In case your universe hasn't intersected that of Joel's, he runs Fog Creek Software in New York.  They have several products in their portfolio, but I think it's fair to say that their FogBugz bug tracking application is their main calling card.  Joel has also run the Joel on Software blog for some time, and is a well known pundit and commentator on all things software.  More recently he co-founded the Stack Overflow website, a Q and A website for programmers that has very rapidly gained a huge chunk of mindshare.

In his valedictory Inc Magazine article Joel states amongst other things that blogging is just too narrowly focused to be effective advertising for his company.  Which makes perfect sense if you're using it as a source of potential revenue.

In his penultimate Joel on Software article Joel lists some of the subject articles that have been written several kajillion times, by legions of pundits exploiting the whole democratisation of opinion made possible by the explosion of the Internet.  Which makes perfect sense if what you want to do is something truly original, especially in the narrowly-defined genre of geekerature.

All of which made my pause and consider - why am I doing this?  If someone as well known as Joel has had enough, doesn't see the point, and is getting out, why should I bother?  Why expend time and mental effort re-visiting subjects that other people have already addressed, more incisively and profoundly than I can?


  • I enjoy the act of writing.  I take pleasure in jotting down fleeting ideas or comments, and letting them germinate until they spring forth as fully-fledged articles.  It forces you to articulate and justify vaguely-held opinions and beliefs.  Under the weight of such scrutiny some ideas have self-imploded and got thrown out as blog fodder, but that doesn't diminish the importance of the process one whit.  In fact, if anything it increases it.
  • Joel's been doing this a lot longer than I have.  He's been there, done that, got the T-shirt, and it's time to move on.  Actually, he must have a whole wardrobe full of T-shirts.  For me the world of blogging is still new and shiny and pretty.  I'm enjoying it, so why stop?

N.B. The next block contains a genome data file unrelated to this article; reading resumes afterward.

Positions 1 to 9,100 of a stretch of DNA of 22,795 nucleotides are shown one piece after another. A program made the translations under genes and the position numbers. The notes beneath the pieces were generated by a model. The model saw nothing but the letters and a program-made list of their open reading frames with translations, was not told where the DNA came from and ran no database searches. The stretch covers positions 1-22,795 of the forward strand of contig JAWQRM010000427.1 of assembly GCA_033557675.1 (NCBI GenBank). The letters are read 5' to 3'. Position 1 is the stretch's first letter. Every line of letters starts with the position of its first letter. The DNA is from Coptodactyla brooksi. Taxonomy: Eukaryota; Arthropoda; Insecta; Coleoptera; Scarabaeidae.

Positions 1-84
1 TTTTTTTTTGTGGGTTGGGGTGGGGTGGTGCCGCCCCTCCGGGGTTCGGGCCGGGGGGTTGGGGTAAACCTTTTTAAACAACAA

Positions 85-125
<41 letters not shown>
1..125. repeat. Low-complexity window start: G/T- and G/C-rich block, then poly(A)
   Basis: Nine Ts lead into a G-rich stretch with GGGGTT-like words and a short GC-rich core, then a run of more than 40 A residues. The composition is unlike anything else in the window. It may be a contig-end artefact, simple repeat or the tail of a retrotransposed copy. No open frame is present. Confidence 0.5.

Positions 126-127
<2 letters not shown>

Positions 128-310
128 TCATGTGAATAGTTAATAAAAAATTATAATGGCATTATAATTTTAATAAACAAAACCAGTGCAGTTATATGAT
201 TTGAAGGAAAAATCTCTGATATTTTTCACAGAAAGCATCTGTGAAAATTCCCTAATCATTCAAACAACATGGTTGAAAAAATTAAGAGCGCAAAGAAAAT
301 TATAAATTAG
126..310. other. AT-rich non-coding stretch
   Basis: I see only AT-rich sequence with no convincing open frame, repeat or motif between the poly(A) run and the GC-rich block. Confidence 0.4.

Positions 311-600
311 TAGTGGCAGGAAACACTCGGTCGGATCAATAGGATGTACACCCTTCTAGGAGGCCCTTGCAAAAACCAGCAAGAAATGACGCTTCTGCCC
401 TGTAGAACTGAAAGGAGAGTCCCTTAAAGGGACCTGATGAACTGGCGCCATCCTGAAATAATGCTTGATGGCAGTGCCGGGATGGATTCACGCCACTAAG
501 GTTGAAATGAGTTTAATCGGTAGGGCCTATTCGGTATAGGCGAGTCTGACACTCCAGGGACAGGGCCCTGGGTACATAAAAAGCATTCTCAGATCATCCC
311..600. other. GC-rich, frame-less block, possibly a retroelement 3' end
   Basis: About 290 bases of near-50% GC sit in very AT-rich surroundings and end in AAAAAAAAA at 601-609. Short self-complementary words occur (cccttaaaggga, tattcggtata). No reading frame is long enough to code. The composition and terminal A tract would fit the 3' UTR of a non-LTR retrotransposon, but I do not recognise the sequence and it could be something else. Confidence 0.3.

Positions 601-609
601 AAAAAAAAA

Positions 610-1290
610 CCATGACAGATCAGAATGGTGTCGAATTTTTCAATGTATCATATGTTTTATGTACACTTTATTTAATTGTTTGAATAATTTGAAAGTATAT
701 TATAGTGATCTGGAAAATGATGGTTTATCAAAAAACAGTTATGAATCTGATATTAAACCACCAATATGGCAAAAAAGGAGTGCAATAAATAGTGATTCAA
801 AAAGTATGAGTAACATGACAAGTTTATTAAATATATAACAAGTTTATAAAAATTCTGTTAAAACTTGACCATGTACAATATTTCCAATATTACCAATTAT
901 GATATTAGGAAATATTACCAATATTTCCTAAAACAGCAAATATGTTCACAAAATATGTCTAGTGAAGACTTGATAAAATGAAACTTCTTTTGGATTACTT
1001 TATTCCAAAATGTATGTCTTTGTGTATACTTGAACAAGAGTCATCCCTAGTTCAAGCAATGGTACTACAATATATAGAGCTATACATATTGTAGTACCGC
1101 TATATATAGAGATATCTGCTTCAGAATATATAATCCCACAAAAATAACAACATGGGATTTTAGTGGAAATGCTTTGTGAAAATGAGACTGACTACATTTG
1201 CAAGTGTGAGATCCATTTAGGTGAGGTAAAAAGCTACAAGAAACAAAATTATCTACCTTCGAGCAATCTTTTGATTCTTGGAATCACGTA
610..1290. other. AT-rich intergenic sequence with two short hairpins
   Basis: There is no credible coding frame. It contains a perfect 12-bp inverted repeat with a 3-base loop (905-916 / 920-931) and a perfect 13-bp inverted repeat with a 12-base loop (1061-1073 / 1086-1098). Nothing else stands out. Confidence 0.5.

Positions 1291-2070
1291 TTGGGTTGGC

• There's a vague chance that some of my ramblings may be of some use to somebody, somewhere, some when.  Goodness knows I've learnt plenty from other people's blogs, and in some sense it's a little bit of repayment of accumulated karmic debt.
  • The articles act as a reference of techniques and ideas that I can easily find in the future.  If I want to do some fixed point arithmetic, or generate some random numbers, I've got ready-to-go code snippets and links back to original source material.  Of course I haven't actually written all that much yet, but I've already had reason to dip back into the archives a few times.  I've got a stack of blog ideas and sketched-out articles, so this blog will hopefully turn into a useful resource for the future me.
  • It is also of course partly self-aggrandising/self-serving.  The Internet has zeroed the cost of vanity publishing, so I may as well put something out there.  Something I can link to at some point in the future to flesh out my CV a bit.  Something that shows that I haven't spent the last several years just fulfilling a mandate as a corporate drone, but that I also think about and care about what I do.

My apologies for the brief digression into self-analysis.  Relatively normal service will be resumed in due course.

Sunday, 28 February 2010

Backing Up Your Development Environment

Back in the good old bad old days, backing up an embedded project was simple.  You put the source files and makefile on a floppy disk.  And for good measure, you could put a copy of the compiler, assembler, linker, and any other tools on the floppy too.  The complete toolchain needed to recreate the shipped code, neatly wrapped up in its own little time capsule.

And that toolchain is an important detail.  The source code on its own is not enough to recreate a build, you have to factor in the tools too.  The output from a compiler can vary by a surprising amount between versions.

These days things are not so straightforward.  The compiler, assembler, and linker still exist, but they generally lurk behind the comforting facade of a glossy integrated development environment (IDE).  You don't need to figure out the arcane invocations needed to convince the command line tools to do your bidding, you just tick some checkboxes in an options dialog.  And I for one don't have a problem with this, I'm perfectly happy for such details to be sorted out behind the scenes.

However this ease of use can be a double-edged sword.  That sparkly shiny IDE is likely a significant chunk of code, and will be squirreling away information in all sorts of nooks and crannies on your PC - in the registry, in initialisation files, in configuration files, and down in the depths of your Documents and Settings folder.